The UK is becoming increasingly prone to flooding because of the effect of government cuts on flood protection, according to the National Audit Office (NAO).
A report from the NAO warns that half of the countries defence against flooding has been left with "minimal" maintenance and that they are likely to "deteriorate faster" as a result of the waning budget.
The spending watchdog continues that government spending on flood defence has been cut by 6% in real terms under David Cameron's watch.
Some five million homes were at risk of severe flooding towards the end of 2013 as a result of the cuts, says the report.
The government spent £270m on combatting potential floods in that period after the weather took a turn for the worse, which led to Cameron saying that the coalition was spending more than ever before on prevention of floods.
However, the NAO says this is not the case.
Amyas Morse, head of the NAO, said: "Against a background of tight resources, the Agency has improved how it prioritises its spending, including on the maintenance of flood defences. On this measure the agency is achieving value for money.
"However, if we set aside the emergency spending in response to last year's floods, and give due credit for efficiency improvements, the underlying spending on flood defences has gone down."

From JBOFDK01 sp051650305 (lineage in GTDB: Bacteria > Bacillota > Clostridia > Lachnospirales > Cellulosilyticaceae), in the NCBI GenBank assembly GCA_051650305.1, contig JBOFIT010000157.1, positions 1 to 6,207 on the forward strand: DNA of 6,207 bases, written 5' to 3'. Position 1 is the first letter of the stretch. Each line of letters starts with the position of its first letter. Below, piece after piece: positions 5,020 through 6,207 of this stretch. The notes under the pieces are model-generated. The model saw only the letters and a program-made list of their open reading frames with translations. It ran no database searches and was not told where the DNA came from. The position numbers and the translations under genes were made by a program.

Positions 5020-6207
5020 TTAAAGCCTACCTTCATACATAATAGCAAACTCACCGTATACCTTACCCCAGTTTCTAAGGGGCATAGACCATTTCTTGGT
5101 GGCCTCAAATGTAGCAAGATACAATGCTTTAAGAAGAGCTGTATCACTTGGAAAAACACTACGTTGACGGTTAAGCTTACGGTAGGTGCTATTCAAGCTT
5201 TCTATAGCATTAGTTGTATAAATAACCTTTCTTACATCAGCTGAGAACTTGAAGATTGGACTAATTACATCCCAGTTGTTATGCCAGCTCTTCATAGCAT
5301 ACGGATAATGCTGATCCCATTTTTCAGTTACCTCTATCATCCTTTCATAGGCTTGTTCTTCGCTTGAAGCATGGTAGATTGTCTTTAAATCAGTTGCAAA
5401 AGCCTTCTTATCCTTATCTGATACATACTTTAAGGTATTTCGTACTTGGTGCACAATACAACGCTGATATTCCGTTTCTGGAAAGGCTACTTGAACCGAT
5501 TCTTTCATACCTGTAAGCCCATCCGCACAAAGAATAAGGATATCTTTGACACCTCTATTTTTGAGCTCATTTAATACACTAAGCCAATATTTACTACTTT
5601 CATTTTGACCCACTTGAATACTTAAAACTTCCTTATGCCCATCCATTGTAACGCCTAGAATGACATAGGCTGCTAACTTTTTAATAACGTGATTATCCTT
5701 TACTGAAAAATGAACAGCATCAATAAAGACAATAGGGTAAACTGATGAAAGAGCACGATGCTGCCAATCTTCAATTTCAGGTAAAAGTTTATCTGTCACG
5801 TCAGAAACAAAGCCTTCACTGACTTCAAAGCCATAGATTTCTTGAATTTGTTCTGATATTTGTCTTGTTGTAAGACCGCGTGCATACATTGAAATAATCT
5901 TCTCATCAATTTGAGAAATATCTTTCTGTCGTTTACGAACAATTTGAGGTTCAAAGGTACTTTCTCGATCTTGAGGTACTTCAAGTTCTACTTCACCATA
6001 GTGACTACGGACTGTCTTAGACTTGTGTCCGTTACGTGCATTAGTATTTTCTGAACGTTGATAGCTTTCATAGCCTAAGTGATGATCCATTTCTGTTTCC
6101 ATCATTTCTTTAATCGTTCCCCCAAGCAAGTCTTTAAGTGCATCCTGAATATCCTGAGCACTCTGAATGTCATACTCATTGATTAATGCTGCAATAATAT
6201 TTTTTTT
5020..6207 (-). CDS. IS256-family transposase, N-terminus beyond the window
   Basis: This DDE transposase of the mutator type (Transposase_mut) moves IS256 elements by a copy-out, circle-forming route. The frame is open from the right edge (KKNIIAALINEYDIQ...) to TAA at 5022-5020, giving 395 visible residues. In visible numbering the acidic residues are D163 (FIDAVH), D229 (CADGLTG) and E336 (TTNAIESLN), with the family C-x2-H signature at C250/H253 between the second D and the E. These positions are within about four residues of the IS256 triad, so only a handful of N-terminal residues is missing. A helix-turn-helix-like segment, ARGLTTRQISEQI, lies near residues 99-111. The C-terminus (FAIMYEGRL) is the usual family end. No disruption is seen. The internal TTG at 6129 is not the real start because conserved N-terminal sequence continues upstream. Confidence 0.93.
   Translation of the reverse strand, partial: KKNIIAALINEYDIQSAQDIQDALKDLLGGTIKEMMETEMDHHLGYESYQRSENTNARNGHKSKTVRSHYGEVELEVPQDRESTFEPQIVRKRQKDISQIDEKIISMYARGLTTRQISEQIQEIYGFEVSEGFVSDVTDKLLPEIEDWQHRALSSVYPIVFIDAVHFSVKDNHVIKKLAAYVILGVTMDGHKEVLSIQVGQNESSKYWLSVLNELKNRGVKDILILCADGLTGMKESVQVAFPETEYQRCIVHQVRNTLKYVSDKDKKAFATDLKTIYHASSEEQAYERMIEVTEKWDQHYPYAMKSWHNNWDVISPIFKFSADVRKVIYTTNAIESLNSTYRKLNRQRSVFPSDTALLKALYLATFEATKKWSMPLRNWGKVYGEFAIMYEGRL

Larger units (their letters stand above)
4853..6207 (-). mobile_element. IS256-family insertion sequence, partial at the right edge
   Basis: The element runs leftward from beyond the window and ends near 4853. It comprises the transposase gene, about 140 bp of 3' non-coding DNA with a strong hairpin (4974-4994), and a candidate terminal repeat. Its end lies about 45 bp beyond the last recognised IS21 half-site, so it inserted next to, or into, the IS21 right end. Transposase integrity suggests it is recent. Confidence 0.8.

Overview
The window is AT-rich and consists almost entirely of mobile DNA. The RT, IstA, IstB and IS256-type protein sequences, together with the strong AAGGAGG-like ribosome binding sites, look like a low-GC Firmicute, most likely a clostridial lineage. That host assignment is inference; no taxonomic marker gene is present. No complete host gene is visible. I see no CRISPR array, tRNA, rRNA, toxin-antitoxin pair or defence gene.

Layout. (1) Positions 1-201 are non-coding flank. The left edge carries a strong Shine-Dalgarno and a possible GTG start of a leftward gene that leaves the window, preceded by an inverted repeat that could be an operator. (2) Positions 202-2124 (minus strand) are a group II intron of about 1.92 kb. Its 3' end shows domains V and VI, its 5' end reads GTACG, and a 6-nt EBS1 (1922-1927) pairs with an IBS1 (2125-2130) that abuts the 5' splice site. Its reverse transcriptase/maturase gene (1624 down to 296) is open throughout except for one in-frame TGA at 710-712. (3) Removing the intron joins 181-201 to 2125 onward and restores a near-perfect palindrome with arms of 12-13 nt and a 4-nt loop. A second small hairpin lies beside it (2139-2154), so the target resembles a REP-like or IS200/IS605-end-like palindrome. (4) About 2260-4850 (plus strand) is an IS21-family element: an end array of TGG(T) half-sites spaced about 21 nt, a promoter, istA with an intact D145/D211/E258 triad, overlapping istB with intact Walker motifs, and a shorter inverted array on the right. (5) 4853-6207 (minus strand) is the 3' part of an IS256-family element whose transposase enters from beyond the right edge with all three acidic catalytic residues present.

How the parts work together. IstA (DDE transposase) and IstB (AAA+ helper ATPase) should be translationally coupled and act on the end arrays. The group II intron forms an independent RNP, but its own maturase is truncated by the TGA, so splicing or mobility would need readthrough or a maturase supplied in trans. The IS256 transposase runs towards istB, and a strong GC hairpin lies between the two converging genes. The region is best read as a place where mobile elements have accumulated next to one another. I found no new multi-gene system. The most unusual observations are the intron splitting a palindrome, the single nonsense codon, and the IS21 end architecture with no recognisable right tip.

Chair of the Commons public accounts committee, Margaret Hodge, said: "I am deeply concerned that current levels of spending are not enough to maintain flood protection, with five million homes at risk of flooding and people's livelihoods in jeopardy."
However, flooding minister Dan Rogerson said that the NAO's calculations are incorrect.
"The NAO has drawn conclusions on funding based on inappropriate comparisons. We have invested £3.2bn in flood management and defences over the course of this parliament which is a real-term increase and half a billion [pounds] more than in the previous parliament. This has allowed us to protect 165,000 families and households in vulnerable areas," he said.